From Middle English strewen, strawen, streowen, from Old English strewian, strēawian, strēowian (“to strew, scatter”), from Proto-Germanic *strawjaną (“to strew”), from Proto-Indo-European *strew- (“to spread, scatter”). Cognate with Scots strow, straw (“to strew”), West Frisian streauwe (“to strew”), Dutch strooien (“to strew, scatter, sprinkle”), German streuen (“to strew, scatter”), Swedish strö (“to strew”), Icelandic strá (“to strew”), Norwegian Nynorsk strå (“to strew”).
- To distribute objects or pieces of something over an area, especially in a random manner.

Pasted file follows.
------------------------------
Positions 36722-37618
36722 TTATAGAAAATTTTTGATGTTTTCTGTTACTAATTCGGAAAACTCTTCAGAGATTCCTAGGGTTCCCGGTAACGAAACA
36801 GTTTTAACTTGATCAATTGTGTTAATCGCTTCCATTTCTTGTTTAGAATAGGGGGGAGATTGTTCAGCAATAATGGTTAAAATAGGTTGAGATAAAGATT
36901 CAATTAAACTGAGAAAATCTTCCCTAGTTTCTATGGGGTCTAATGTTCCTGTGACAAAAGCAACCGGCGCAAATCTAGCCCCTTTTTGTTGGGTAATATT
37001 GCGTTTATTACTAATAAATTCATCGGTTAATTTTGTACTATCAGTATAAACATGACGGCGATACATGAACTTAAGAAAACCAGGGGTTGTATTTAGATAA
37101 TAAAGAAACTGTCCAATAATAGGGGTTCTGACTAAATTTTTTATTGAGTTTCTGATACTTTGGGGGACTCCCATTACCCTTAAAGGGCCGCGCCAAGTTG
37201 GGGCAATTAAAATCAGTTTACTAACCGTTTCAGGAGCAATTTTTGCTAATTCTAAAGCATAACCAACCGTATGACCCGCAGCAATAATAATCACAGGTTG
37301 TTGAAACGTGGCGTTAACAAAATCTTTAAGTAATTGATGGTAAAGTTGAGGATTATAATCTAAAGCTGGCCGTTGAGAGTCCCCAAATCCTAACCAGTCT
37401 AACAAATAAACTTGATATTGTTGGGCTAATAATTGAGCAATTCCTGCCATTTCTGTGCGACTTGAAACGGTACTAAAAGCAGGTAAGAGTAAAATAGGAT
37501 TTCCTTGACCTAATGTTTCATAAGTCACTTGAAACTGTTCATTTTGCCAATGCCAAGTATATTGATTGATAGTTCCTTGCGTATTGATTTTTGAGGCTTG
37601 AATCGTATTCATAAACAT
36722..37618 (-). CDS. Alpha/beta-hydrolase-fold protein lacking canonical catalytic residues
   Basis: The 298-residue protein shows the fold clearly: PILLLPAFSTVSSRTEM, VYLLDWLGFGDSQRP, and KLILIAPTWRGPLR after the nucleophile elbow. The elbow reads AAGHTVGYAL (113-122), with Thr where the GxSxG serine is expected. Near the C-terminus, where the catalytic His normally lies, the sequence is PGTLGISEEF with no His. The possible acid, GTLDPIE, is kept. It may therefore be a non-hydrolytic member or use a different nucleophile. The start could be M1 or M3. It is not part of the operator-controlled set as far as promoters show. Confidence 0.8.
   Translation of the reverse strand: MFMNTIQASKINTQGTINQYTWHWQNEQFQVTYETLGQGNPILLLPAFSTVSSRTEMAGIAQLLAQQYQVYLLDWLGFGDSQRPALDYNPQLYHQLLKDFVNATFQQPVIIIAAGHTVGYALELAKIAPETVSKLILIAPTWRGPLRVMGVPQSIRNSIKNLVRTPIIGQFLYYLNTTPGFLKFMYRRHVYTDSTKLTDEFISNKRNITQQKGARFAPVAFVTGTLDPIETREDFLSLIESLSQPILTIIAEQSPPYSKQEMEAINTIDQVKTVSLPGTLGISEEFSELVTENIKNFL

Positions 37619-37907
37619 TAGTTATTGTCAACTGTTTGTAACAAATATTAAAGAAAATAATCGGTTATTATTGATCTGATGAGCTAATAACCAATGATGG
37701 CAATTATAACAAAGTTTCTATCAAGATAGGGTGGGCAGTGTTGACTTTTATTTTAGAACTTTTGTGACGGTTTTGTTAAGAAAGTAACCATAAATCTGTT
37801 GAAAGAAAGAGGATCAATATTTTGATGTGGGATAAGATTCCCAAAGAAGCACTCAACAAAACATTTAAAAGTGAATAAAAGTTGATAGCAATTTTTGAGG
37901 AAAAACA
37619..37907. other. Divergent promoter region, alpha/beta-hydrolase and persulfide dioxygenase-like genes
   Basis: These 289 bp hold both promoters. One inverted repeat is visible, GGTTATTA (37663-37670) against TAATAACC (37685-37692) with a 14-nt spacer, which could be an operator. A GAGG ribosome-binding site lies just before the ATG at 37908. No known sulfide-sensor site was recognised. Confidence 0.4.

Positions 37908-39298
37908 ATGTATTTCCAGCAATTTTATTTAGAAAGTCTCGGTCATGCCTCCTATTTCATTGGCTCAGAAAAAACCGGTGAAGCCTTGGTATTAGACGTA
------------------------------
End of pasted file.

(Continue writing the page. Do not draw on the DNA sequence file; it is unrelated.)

- to strew sand over a floor
- To cover, or lie upon, by having been scattered.
- Leaves strewed the ground.
- The snow which does the top of Pindus strew.
- Alexander Pope
- Is thine alone the seed that strews the plain?
- (transitive) To spread abroad; to disseminate.
- She may strew dangerous conjectures.